Last Course also includes a series of five optional battles that revolve around chess-themed bosses, though in these, all weapons and charm-based offensive abilities are disabled. You can only defeat these bosses by keeping track of flashing-pink parts of the bosses, then repeatedly colliding with those with your parry maneuver. Miss Chalice's updated parry ability makes her a great choice for this optional boss-rush sequence, but however you face it, Studio MDHR uses this parry-only restriction to execute some of the series' most memorable boss moments (even if they're a bit easier than the standard bosses).
There is a story, told mostly through notes left strewn around the environments, but I’d be lying if I said I paid any attention to it. The draw here is the gameplay loop, and if what I’ve described above sounds tedious to you, the game is absolutely not for you. Rogue Legacy 2 is a game about repeated failure, and only slow, incremental progress will lead to your success.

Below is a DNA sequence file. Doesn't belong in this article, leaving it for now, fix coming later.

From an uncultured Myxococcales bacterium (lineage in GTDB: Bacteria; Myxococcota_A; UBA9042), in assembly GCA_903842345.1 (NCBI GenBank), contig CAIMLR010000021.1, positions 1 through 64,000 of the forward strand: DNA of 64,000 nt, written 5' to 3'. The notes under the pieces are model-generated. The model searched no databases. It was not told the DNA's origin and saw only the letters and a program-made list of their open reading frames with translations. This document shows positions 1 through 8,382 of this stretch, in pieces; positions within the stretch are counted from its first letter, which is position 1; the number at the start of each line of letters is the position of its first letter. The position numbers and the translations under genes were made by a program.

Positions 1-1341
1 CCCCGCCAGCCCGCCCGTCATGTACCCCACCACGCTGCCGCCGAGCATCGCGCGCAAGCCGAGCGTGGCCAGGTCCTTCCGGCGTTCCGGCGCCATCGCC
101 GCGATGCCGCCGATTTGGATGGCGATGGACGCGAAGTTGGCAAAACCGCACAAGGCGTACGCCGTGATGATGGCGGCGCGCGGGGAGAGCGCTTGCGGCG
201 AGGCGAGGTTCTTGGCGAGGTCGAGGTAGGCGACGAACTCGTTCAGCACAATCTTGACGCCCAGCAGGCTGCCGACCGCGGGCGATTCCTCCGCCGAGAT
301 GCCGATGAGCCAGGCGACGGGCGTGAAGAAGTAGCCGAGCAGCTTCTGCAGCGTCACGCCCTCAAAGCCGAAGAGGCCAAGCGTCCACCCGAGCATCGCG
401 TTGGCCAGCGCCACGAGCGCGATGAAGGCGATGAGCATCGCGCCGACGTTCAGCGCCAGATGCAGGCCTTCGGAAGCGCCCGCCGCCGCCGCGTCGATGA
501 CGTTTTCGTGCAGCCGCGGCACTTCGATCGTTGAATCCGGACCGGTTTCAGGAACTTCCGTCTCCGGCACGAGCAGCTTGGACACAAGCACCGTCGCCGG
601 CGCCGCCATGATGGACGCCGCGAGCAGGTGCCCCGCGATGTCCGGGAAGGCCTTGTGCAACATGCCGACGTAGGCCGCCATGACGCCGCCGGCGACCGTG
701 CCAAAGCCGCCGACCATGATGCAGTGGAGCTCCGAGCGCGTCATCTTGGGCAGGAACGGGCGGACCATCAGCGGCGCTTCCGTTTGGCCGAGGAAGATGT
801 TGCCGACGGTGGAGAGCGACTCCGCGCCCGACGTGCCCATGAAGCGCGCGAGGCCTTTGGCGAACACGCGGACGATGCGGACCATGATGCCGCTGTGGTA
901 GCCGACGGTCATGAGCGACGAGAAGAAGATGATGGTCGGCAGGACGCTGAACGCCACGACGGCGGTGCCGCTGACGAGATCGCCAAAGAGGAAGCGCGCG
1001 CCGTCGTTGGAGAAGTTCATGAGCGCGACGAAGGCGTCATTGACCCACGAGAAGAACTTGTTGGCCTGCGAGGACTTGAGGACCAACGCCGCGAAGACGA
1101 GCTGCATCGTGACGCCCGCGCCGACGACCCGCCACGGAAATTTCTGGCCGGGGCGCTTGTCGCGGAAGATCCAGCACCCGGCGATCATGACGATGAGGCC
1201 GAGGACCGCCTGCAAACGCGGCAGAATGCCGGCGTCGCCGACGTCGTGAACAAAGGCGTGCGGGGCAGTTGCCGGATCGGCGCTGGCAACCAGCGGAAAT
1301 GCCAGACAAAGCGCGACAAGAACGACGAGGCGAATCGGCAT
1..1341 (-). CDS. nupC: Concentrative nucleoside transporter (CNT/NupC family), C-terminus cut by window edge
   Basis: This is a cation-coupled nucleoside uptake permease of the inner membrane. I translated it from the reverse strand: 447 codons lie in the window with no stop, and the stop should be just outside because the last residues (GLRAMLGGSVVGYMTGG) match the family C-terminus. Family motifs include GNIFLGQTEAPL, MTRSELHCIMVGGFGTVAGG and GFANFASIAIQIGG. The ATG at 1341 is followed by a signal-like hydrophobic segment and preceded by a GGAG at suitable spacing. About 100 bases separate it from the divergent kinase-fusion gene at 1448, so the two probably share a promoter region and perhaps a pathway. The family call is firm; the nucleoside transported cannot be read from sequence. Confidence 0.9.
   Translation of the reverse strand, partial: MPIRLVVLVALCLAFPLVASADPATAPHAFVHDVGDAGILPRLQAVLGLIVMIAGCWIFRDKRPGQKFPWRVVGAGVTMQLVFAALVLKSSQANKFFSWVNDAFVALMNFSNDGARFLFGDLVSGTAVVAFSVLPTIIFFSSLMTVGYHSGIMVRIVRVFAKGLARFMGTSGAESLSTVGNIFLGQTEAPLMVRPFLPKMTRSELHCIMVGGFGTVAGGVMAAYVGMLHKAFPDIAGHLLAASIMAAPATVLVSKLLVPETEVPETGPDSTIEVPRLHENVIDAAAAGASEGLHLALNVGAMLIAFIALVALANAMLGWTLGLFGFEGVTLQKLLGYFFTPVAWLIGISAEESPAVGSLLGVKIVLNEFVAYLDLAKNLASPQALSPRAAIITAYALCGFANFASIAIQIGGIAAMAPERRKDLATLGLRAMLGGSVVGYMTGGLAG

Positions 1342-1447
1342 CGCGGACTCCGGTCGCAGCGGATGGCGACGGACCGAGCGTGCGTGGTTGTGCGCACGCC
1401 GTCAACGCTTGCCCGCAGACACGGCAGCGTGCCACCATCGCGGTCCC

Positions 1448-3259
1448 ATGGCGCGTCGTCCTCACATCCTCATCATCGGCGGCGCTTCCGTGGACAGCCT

NSS bowling doesn't yet include its "challenge" lanes in online matchmaking, but I hope these come in a patch because they're the exact twist that the Wii Sports formula needs. As played in either local multiplayer or online friends-only matches, these include static and moving obstacles in lanes, and they randomly rotate in each frame. I like how they force players to shift their throwing position and wrist rotation to get different kinds of strikes, instead of doing the same wrist-waggle "cheese" moves repeatedly. The default bowling mode is fine, but the challenge mode is where it's at for consistently refreshing virtual bowling.